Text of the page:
B – PINDARIC CONNECTIONS
by Marco Di Mauro
The phenomenon of “cold art” that does away with manual work and the artist’s very relationship with the material has caused a fracture in art history, which has until now been perceived as a continuum involving past, present and future. Yet many artists continue to sculpt, paint and model with the warmth of their hands, keeping the knowledge of the old masters alive in the light of a present-day sensibility. This exhibition, “Immaterial Spaces”, aims precisely to demonstrate, through Pindaric connections between modern and contemporary works of art, that the thread of continuity still resists. Contemporary art is represented by Americans Lita Albuquerque, Andy Moses and Laddie John Dill, while the art of the last centuries is represented by the Neapolitans Camillo De Vito, Edoardo Monteforte and Luca Giordano.
The work of Lita Albuquerque is associated with a gouache by Camillo De Vito (who worked in Naples between the late 18th and early 19th century), featuring the Gulf of Naples with erupting Vesuvius. We recognize, in the nocturnal view, the typical elements of the Neapolitan gouache in the manner of Hackert: that restful, analytical style which opts for a classical representation of the landscape, at the same time succeeding, with a skilful modulation of the colours, to express a poetic sensibility. The very eruption of the Vesuvius fails to inspire terror, instead fascinating the fishermen, who continue working in the quiet, without any agitation, in an idealizing atmosphere that cancels the physical effort and struggle for survival. At the same time the vision of the incandescent magma inspires a meditation on the sublime, as perceived by the European culture of the 18th century. Unlike the romantic sublime with its Ossianic catastrophes inspiring anguish and terror, the neoclassical one is above all “the confident step of Apollo who descends, tremendous and serene”, just as the eruption of the Vesuvius appears tremendous and serene.
In the work of Lita Albuquerque, on the contrary, the eruption is an energy that enlivens the world, a flame that burns in every one of us. And our memory runs to Andy Warhol’s Vesuvius series, where the violence of the eruption is no longer a vehicle of death, but an excited representation of the energy and sentiments of the Neapolitan people.
The work of Andy Moses has been associated with an oil by Edoardo Monteforte (Polla 1849 – Naples 1933), depicting a rural landscape. This canvas features a sober composition in brown or reddish shades, which on the one hand bears witness to the verist interest in the rural world shared by 19thcentury art and literature, and on the other expresses the bucolic lyricism that had already been manifested in Naples, in the paintings of Federico Rossano or the Palizzi brothers. These painters had, in their turn, lived in Paris where they had had first-hand experience with the innovative technique of Courbet and the Barbizon school, imbuing the colour, explored in every tonal variation, with a poetic sentiment of nature.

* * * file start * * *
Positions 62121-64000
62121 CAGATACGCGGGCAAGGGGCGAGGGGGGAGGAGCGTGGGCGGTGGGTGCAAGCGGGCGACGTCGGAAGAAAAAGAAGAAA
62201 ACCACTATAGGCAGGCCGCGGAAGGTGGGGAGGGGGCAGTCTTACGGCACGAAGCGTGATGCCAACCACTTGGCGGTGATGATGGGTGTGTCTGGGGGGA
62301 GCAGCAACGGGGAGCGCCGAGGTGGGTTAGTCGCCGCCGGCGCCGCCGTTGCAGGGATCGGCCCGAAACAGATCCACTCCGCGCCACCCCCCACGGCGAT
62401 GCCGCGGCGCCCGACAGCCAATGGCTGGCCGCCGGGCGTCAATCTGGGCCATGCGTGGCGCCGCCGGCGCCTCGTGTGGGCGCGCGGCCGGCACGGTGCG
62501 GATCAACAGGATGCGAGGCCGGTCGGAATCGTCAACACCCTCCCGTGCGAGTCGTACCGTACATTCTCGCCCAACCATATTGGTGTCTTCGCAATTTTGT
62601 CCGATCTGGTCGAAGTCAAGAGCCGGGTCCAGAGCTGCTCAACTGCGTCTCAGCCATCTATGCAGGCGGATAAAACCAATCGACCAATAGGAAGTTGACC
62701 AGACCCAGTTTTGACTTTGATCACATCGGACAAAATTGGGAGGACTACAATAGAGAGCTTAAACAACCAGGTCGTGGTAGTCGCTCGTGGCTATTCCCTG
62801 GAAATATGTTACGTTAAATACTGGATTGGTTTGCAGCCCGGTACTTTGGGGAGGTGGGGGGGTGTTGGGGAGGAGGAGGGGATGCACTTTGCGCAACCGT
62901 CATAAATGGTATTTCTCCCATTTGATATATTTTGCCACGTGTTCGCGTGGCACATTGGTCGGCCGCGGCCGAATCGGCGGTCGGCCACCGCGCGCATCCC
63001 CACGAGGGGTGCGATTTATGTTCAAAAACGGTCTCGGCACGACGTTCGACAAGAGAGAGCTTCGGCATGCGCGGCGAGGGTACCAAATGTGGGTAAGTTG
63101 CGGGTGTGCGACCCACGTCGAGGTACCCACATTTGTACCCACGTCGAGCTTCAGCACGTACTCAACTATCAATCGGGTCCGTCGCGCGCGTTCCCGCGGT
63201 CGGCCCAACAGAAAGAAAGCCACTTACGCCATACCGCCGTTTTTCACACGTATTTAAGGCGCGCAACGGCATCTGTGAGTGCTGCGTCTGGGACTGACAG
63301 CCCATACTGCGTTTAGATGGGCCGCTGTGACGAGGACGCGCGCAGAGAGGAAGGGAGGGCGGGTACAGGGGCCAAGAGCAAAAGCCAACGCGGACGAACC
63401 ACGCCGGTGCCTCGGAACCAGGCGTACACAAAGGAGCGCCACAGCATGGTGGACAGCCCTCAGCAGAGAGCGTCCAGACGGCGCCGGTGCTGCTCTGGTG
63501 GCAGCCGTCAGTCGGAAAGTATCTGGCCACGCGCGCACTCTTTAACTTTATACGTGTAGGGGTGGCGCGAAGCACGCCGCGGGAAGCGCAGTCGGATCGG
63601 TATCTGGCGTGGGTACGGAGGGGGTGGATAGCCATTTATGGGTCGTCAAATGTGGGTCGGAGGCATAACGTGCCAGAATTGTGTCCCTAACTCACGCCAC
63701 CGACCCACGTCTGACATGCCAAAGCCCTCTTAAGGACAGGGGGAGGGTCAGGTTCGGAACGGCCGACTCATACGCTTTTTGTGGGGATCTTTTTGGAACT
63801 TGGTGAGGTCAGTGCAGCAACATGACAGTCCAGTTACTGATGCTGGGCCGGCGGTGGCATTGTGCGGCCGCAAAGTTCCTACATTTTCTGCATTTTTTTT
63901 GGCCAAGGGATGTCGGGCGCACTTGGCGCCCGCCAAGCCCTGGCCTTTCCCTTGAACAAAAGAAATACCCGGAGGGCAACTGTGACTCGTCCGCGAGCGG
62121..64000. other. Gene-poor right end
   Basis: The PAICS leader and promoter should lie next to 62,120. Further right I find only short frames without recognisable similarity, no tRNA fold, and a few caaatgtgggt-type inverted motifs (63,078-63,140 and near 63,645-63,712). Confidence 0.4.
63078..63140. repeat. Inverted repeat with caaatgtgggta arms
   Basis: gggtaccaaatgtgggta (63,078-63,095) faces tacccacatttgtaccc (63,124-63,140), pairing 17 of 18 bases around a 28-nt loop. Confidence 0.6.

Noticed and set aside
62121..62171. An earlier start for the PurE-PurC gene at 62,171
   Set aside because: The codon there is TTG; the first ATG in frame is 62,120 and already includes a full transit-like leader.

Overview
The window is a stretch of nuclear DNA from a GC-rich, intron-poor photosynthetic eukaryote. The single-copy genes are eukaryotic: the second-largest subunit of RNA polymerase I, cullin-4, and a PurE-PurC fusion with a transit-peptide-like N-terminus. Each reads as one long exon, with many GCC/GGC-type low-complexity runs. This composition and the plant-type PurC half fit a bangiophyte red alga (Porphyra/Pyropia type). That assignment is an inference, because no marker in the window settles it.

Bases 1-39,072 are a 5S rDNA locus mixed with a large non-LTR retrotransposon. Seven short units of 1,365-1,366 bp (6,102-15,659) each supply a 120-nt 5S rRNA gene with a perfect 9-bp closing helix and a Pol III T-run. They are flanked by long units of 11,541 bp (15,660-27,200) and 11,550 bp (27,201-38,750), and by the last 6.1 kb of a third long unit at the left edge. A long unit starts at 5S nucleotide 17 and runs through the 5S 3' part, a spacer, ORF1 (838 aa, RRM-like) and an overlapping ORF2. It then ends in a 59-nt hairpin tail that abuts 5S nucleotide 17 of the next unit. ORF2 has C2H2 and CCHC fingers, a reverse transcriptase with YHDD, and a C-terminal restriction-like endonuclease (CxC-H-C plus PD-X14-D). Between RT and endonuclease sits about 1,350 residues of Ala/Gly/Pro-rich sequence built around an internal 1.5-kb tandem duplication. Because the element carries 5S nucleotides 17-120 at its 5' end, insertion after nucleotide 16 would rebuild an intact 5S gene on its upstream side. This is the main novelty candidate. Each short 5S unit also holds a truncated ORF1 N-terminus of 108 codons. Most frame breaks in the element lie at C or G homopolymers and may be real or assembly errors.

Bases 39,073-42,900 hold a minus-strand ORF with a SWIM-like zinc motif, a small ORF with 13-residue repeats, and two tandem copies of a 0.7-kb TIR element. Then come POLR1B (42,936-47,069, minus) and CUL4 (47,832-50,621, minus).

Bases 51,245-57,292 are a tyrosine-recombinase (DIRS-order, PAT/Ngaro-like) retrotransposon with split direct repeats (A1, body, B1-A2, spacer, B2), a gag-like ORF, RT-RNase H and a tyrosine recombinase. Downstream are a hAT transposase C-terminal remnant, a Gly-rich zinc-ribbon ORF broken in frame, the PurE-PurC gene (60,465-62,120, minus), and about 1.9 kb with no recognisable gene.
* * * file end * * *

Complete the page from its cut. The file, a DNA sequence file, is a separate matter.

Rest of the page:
The composition of Monteforte’s canvas is essentially classic: a farm with annexed rural buildings is posed like the line of demarcation between the expanses of the fields, which occupy the lower half, and the celestial mirror, which occupies the upper half.
In the work of Andy Moses, on the contrary, the perception of the landscape is interiorized; the colours are mixed, the shapes diluted, the perspective planes zeroed. All that remains of the natural landscape is a vague sensation, nurtured by the brown and earthy colours that allow themselves to be permeated by the light.
The work of Laddie John Dill, finally, is associated with the Death of Adonis by Luca Giordano (Naples 1634-1705), a fresco painted in the Palazzo Medici Riccardi gallery in Florence. The Neapolitan painter has set the scene in a luxuriant forest, where three nymphs discover the body of Adonis, while Diana is pointing at the wild boar that has killed him. The mythological theme, which hints at the age of imprudence and love, is part of a complex iconographic program, elaborated by the Crusca academician Alessandro Segni, representing the apotheosis of human life. In Giordano’s fresco we re-encounter the typical characters of Baroque painting: the light, the movement, the emphasis, the theatricality and the tendency to dilate the space infinitely. The freshness of the colours, imbued by a Mediterranean light, buries its roots in 16th-century Venetian painting, especially the brilliant compositions of Titian and Veronese, which Giordano had the opportunity to admire during his trip to Venice in 1667.
Also Laddie John Dill intertwines shot surfaces and strips of lights, creating a vivid sense of movement. The artist, keeping in mind Cubist and Cubo-futurist inventions, reduces the multiplicity of reality to a mosaic of luminous splinters, held together by a centripetal force. If we seek for the truth, the essence, the significant, we discover that it is not to be found in the thing as such, but in the movement implied by it.